Democratic representative Jamie Raskin (Md.), who last week suggested political impropriety was behind the Justice Department's opinion that internet gambling is illegal, has taken thousands of dollars from lobbyists representing online gaming interests.
During a House Judiciary Committee hearing on Friday, Raskin grilled acting attorney general Matthew Whitaker over his involvement in the DOJ's decision to reverse an Obama administration policy regarding the legality of online gambling. In his line of questioning, Raskin accused the Trump administration of giving into "the demands" of Sheldon Adelson, a GOP donor who has long opposed the expansion of online gaming.
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"When Donald Trump won and Mr. Sessions became AG and you became chief of staff … the Office of Legal Counsel found some subtle and invisible points of law that apparently escaped the Department of Justice back in 2011, and it reversed the plain reading of the interpretation which talked specifically about sports betting," Raskin said. "Were you involved in that decision?"
Whitaker told the committee that he and then-attorney general Jeff Sessions were not involved, as they had opted to recuse themselves from the matter because of their relationship with Charles Cooper, a former lobbyist for the Coalition to Stop Internet Gambling.
"Your inference that somehow that process was corrupted or corrupt is absolutely wrong and the premise of your question I reject," Whitaker said.
At the time, Raskin's question struck observers as peculiar given that the 23 other Democrats on the House Judiciary Committee chose to press Whitaker over his relationship with President Donald Trump, the ongoing-Mueller investigation, and immigration policy. Raskin's financial disclosure reports, however, appear to shed some light on the heated back and forth.
Since entering Congress in 2017, individuals associated with the lobbying firms of Hogan Lovells and Skadden, Arps, Slate, Meagher & Flom LLP have ranked among Raskin's top 10 campaign contributors. Individuals from Hogan Lovells contributed more than $22,000 to Raskin's campaign between 2016 and 2018, while those from Skadden donated more than $15,000 to Raskin in the same time period.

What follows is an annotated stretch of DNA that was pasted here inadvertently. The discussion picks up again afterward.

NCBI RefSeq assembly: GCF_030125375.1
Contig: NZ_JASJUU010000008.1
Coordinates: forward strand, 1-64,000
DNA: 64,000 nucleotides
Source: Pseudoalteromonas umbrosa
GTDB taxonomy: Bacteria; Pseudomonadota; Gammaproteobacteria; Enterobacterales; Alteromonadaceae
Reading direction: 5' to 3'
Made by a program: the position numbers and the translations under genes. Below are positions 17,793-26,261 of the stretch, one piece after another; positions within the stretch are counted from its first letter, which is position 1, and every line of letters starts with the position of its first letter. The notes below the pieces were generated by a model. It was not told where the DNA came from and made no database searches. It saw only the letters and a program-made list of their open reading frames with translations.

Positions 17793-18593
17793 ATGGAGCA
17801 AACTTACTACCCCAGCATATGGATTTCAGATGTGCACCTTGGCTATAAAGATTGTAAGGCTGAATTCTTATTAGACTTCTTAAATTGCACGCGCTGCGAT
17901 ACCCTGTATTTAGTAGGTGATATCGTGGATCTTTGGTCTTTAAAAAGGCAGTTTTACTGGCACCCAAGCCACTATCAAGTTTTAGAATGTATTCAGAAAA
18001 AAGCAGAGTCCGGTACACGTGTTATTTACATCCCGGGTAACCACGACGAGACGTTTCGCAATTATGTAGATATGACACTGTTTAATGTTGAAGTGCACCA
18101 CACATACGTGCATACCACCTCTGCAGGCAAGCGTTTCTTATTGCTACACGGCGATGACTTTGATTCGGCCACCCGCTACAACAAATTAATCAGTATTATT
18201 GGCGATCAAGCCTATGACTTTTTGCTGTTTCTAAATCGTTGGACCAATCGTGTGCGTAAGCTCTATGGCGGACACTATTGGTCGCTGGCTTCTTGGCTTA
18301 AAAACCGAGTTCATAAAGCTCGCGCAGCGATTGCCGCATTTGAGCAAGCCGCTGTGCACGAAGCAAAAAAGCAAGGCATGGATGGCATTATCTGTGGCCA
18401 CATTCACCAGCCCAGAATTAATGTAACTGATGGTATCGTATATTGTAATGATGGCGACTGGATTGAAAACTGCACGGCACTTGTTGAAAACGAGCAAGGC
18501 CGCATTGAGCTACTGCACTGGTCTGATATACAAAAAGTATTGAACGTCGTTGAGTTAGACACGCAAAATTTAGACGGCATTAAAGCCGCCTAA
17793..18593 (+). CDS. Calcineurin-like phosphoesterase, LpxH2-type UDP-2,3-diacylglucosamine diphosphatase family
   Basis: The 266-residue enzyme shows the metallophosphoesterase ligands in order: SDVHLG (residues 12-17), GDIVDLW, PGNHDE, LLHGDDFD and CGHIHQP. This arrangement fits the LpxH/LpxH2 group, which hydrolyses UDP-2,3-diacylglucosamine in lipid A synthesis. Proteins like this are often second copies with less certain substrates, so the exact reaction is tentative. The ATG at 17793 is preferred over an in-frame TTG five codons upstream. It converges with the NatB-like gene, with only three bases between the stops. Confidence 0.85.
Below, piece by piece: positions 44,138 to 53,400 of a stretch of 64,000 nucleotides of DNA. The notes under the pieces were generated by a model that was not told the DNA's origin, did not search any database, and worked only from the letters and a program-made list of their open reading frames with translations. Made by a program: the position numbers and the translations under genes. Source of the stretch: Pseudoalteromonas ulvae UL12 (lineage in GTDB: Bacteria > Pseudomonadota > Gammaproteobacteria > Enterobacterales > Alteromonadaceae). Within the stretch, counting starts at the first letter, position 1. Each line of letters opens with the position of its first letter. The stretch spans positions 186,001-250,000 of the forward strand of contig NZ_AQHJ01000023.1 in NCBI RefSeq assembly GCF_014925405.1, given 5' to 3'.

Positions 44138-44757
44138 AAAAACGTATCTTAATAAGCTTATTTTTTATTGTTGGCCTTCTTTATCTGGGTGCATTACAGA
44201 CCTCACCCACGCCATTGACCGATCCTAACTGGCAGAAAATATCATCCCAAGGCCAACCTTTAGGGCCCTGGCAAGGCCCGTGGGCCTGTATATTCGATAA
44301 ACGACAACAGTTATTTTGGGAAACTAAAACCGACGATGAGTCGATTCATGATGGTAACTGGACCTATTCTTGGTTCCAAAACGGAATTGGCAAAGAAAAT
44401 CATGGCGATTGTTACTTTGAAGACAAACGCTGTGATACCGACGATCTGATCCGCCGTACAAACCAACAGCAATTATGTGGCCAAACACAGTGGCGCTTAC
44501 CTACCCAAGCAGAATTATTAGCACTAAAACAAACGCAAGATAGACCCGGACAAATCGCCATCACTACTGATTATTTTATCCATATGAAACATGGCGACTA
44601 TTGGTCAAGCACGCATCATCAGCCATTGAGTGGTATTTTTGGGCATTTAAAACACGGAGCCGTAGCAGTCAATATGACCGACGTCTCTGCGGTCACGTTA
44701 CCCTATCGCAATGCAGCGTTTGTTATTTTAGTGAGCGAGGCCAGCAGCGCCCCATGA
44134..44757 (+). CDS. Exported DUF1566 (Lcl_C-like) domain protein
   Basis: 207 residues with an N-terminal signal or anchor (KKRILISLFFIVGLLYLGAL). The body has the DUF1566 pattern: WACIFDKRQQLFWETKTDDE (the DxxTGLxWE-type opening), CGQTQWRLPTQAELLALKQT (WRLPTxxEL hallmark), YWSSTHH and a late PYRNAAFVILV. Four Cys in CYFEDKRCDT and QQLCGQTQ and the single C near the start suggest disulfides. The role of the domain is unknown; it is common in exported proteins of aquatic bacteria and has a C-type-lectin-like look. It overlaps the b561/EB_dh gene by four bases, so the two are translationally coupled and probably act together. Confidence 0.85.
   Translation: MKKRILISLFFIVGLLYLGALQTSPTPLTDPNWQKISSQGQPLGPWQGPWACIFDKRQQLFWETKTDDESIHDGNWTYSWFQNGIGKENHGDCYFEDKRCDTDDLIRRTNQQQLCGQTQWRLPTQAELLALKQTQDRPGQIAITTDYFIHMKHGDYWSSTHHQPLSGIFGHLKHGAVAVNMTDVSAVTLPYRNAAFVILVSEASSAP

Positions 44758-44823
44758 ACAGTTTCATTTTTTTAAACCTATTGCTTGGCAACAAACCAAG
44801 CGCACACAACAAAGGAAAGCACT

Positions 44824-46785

Raskin was among the top recipients of campaign cash from individuals associated with Hogan Lovells during the 2016 campaign cycle—behind fellow Democrats Hillary Clinton and senators Chris Van Hollen (Md.), and Michael Bennet (Colo.).
In total, Raskin has accepted more than $38,000 from individuals with ties to the two firms, which count a bevy of national and international online gambling companies on their clientele roster.
Skadden Arps represents both domestic and foreign gambling companies like Ourgame International Holdings Ltd., Bally Technologies, Inc., and GigaMedia Limited, among others. Ourgame, a Chinese online card developer, and Bally Technologies, a Nevada-based manufacturer of slot machines, represent large portions of the online gambling space. Likewise, Hogan Lovells represents the European gaming companies Ladbrokes, Novomatic, and Paddy Power Betfair.
Both firms are retained by PokerStars, a website which controls two-thirds of the online poker market and is one the most profitable companies operating in the online gambling industry.
In 2011, PokerStars was one of the biggest beneficiaries of a legal opinion by the Obama-era DOJ that found the Federal Wire Act, which prohibits gambling over telecommunications systems that span state jurisdictions, only applied to sports betting. In effect, the opinion allowed individual states to legalize forms of online betting like internet poker—not involving sports. The decision was widely criticized from segments of the gambling industry, particularly the American Gaming Association, for failing to create uniform standards governing online gaming.
When the Trump administration took office in 2017, it undertook the process of reevaluating that decision. In November 2018, the DOJ ultimately found that no-sports betting was covered under the Wire Act and therefore illegal.
Despite the DOJ's new stance, most forms of online gambling were already prohibited by state and federal laws, including the 2006 Unlawful Internet Gambling and Enforcement Act. Currently Nevada, New Jersey, and Delaware are the only states with laws that allow online casino gaming.
Raskin's office did not return requests for comment on this story.